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SCO can pave way for fair international order


The 22nd meeting of the Council of Heads of State of the Shanghai Cooperation Organization in Samarkand, Uzbekistan, on Thursday and Friday will be extremely important in the context of prevailing regional and global dynamics.

President Shavkat Mirziyoyev of Uzbekistan, which holds the rotating chairmanship of the SCO, emphasized increasing the authority of the organization in coming years so it can play a more active, impactful role.

For that purpose, the SCO members will have to find new ways of working and change their past philosophy slightly. There is need to reform the organization on the basis of new realities if the SCO is to have greater importance.

First, the SCO should concentrate on common goods and common challenges, such as countering the threats emerging in nontraditional security areas, such as climate change, food and water insecurity, and climate-driven migration. For that purpose, the SCO should establish a dedicated platform for addressing nontraditional security threats that can provide policy options for the organization.

The SCO should also launch dialogues on nontraditional security threats. This will help the organization to respond to future challenges and any interference from NATO and other Western organizations and institutions. It will also strengthen the unity of the SCO and enhance its status.

The Global Security Initiative proposed by President Xi Jinping provides an excellent opportunity to work on this dimension.

Second, the SCO will have to revisit the concept of partnership and nonalignment. The West has become more aggressive and is building new security alliances, such as the QUAD and AUKUS, and NATO is eyeing expansion to the Asia-Pacific region.

In this context, the loose structure of the SCO will weaken its capabilities and the mutual trust of the SCO members. Thus, it is suggested that the organization try a hybrid model, which would help to keep its members' independence intact while consolidating a shared sense of purpose.

For example, the SCO could make clear that it will not create conflict or be a threat to any other party. However, if the members are being threatened, then it will reply with full force. Thus, all members should work on building consensus on a new security arrangement and cooperation framework.

Third, the SCO should launch a "Prosperity Forum". The objectives of the forum should be to promote the well-being of people, create livelihood opportunities and act as an absorber of external shocks. The forum should be designed to achieve the objective of a community with a shared future and must have a single goal-"leave no one behind", as defined in the United Nations' Sustainable Development Goals.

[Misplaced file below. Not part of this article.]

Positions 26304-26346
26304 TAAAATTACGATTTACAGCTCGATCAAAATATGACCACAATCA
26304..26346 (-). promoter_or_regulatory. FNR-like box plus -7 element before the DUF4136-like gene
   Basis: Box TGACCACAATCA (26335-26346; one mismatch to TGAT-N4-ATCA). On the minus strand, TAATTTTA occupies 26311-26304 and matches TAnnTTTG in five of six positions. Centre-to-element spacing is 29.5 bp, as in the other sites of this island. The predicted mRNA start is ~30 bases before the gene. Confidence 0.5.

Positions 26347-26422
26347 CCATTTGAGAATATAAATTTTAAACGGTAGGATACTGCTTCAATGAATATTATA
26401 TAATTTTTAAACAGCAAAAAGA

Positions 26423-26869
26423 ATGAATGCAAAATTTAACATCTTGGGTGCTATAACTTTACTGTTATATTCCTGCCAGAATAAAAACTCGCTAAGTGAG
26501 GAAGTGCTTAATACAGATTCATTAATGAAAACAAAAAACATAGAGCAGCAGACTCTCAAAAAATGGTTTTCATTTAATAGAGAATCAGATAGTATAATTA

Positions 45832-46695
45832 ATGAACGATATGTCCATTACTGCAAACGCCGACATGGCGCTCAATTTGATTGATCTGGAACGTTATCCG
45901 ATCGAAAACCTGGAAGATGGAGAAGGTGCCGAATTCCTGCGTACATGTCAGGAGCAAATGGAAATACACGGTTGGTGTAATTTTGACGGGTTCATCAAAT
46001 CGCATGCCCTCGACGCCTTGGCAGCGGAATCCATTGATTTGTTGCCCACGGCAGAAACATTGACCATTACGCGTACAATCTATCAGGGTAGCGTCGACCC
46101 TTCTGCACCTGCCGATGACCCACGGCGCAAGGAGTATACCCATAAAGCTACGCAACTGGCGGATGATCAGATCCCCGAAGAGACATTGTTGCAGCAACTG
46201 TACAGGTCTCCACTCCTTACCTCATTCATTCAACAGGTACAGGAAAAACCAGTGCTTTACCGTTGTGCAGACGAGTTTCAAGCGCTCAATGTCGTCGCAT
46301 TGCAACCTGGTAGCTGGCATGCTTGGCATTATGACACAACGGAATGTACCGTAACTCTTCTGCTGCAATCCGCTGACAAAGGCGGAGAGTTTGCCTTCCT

The Center for International Knowledge and Development, initiated by President Xi, can be approached to assist on this front, especially to create policy by adhering to the principle that no one should be left behind on the road of development.

Fourth, the diversity of the SCO members in terms of history, culture and civilization provides a unique opportunity for piloting the concept of a dialogue among civilizations. The SCO brings together the Chinese, Indus, Iranian, Russian, Central Asian and Muslim civilizations. The SCO should turn this diversity into its strength and launch a "dialogue among civilizations" platform. The platform should be given the task of finding common ground, where all civilizations can advance hand-in-hand without threatening each other. It would be a landmark achievement for the SCO.

The success of the platform at the SCO would pave the way for the replication of a model of larger scale. Right now, the world is in dire need of such a platform as the West is trying to assert civilizational superiority.

Fifth, the SCO can engage more with nongovernmental organizations and think tanks. Currently, only government backed or supported think tanks are part of the SCO. It should invite independent nongovernmental organizations, which could provide policy suggestions and help to mitigate Western propaganda about so-called "authoritarian governments". The SCO should also look to engage with nongovernmental and nonpartisan organizations of the West.

Sixth, the SCO should deliberate on creating linkages with the Global Development Initiative, the Belt and Road Initiative and the Global Security Initiative. These initiatives are comprehensive and provide exceptional opportunities for all SCO members in the form of economy, trade, security, peace, food security, connectivity and sustainable development.

Finally, the SCO should acknowledge the space for improvement and give respect to other organizations without considering their strengths or weaknesses.

The developing and least-developed countries are desperately looking for such an organization. It will pave the way for a fair and rules-based system, which is critical for the sustainability of the global order and the well-being of Mother Earth.

The author is CEO of the Asian Institute of Eco-Civilization Research and Development in Pakistan.

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Address:No.28, Nanli Road, Hong-shan District, Wuchang, Wuhan, Hubei Province, P. R. China